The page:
Epiphany, aka ‘The Kings Day,’ means gifts and a special cake in Hispanic and Latinx cultures
by Lemuel Garcia-Arroyo, mission engagement advisor | Special to Presbyterian News Service
LOUISVILLE — In our Hispanic/Latinx cultures, the Christmas season doesn’t really end until Epiphany and the “Día de los Reyes” (The Kings Day) celebrations on Jan. 6.
Traditionally, children receive their gifts on that date symbolizing the gifts of gold, frankincense and myrrh that the Magi (kings or wise ones) from the East offered to the Christ child, according to the gospel narrative of Matthew 2:1–12.
In addition to giving gifts to children, families usually get together to share and taste the Rosca de Reyes (King Cake) that represents a crown like the one used, according to tradition, by the Magi. The colors and candied dried fruits resemble the jewels embedded in the crown. The circular-oval shape of the cake has been said to represent the love for God and the love of God that is infinite and knows no beginning or end.
Plastic figurines hidden inside the cake represent the infant Jesus, and this practice has been considered to be a symbol of the moment when Mary and Joseph hid the child to save him from King Herod. Elements used to decorate the cake symbolize an outer obstacle to finding the infant Jesus; for example, sweets and candied fruits make inner access difficult. Furthermore, for some, the knife that slices the cake represents the dangers that threatened the infant Jesus in his first years of life, since if he had been found by Herod he would have been killed.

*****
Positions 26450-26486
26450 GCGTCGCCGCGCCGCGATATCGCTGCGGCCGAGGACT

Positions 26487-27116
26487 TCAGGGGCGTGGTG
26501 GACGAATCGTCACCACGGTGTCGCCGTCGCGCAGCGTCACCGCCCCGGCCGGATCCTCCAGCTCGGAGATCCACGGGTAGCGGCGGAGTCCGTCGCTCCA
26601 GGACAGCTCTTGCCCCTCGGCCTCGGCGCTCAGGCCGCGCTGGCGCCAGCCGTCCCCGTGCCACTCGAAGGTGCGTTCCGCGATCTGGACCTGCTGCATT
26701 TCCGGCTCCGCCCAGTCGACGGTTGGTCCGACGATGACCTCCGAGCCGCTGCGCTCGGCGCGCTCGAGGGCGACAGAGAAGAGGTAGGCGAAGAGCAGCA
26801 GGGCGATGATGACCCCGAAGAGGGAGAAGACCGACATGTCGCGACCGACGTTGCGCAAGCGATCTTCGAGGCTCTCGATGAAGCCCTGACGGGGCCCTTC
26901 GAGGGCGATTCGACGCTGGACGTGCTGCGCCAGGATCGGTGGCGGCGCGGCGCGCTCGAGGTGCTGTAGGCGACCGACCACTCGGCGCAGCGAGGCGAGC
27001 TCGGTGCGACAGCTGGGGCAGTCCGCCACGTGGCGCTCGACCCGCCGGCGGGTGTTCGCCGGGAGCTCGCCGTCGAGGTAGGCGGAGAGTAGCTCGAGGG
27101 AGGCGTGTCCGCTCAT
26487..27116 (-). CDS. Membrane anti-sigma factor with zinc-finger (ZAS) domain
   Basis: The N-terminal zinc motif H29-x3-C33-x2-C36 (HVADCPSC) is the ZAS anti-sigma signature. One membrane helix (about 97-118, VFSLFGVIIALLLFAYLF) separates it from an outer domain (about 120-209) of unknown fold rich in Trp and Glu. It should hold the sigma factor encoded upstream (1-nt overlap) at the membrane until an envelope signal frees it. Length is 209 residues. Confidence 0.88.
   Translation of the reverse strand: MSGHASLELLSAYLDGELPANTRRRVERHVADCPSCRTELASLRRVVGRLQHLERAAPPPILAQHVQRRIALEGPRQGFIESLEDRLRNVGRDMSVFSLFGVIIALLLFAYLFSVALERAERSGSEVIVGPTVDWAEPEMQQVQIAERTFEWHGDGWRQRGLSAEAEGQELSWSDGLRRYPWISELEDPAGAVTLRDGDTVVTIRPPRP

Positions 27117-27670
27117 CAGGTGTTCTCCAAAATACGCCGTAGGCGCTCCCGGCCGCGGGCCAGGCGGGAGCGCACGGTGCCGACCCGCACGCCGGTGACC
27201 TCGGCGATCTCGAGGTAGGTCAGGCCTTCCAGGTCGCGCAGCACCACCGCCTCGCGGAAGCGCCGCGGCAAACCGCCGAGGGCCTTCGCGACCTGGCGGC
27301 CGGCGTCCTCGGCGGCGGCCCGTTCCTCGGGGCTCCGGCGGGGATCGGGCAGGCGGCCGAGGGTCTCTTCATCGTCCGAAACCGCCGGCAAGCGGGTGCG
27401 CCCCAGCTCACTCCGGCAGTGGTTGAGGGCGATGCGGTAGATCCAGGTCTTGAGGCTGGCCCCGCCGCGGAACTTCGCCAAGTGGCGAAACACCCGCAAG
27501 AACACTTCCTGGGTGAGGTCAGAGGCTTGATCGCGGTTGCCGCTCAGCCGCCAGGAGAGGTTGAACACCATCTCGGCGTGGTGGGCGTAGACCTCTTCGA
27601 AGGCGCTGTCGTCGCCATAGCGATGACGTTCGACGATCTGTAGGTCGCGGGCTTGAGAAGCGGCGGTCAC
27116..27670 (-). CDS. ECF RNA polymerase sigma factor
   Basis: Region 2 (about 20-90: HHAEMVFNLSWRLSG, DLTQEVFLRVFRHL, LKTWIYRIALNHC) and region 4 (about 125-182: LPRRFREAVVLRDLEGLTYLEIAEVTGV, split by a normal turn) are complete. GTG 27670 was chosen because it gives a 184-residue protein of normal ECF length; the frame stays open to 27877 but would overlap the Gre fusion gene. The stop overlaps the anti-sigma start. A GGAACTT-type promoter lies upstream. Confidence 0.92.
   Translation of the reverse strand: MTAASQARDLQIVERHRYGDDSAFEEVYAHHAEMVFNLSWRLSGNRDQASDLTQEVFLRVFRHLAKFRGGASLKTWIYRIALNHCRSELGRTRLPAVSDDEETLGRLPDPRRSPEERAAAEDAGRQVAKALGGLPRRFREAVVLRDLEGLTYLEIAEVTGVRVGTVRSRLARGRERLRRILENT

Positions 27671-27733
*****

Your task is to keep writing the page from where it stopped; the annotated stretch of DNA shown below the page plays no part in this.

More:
Matthew’s gospel tells the story of the Magi from the East who followed a brilliant light, the Star of Bethlehem that led them to the place where the child Jesus was. They “were overwhelmed with joy” upon arriving at the humble home of the holy family and “knelt down” and worshiped the King of kings and Sovereign of all Creation who became fragile and vulnerable by incarnating as a human to dwell among us.
As we come together as families to give gifts and share a meal and enjoy the Rosca de Reyes during Epiphany and Día de los Reyes, let us be mindful of the most fragile and vulnerable in our midst. In like manner, as we do for our families and as we would do for the Christ child, let us offer our treasures to the “least of these” among us and work for their safety, integrity, dignity and well-being.
Let us also remember the words that Jesus Christ himself expressed: “Truly I tell you, just as you did it to one of the least of these who are members of my family, you did it to me” (Matthew 25:40). May this be our opportunity and great joy this Día de los Reyes to worship the King of kings and Sovereign of all Creation by bringing our treasures and by the offering of our lives.
The Rev. Lemuel Garcia-Arroyo is the Presbyterian Mission Agency’s mission engagement advisor for the South region. This piece was originally published on “Where Your Heart Is…A Weekly Offerings Stewardship Blog.”
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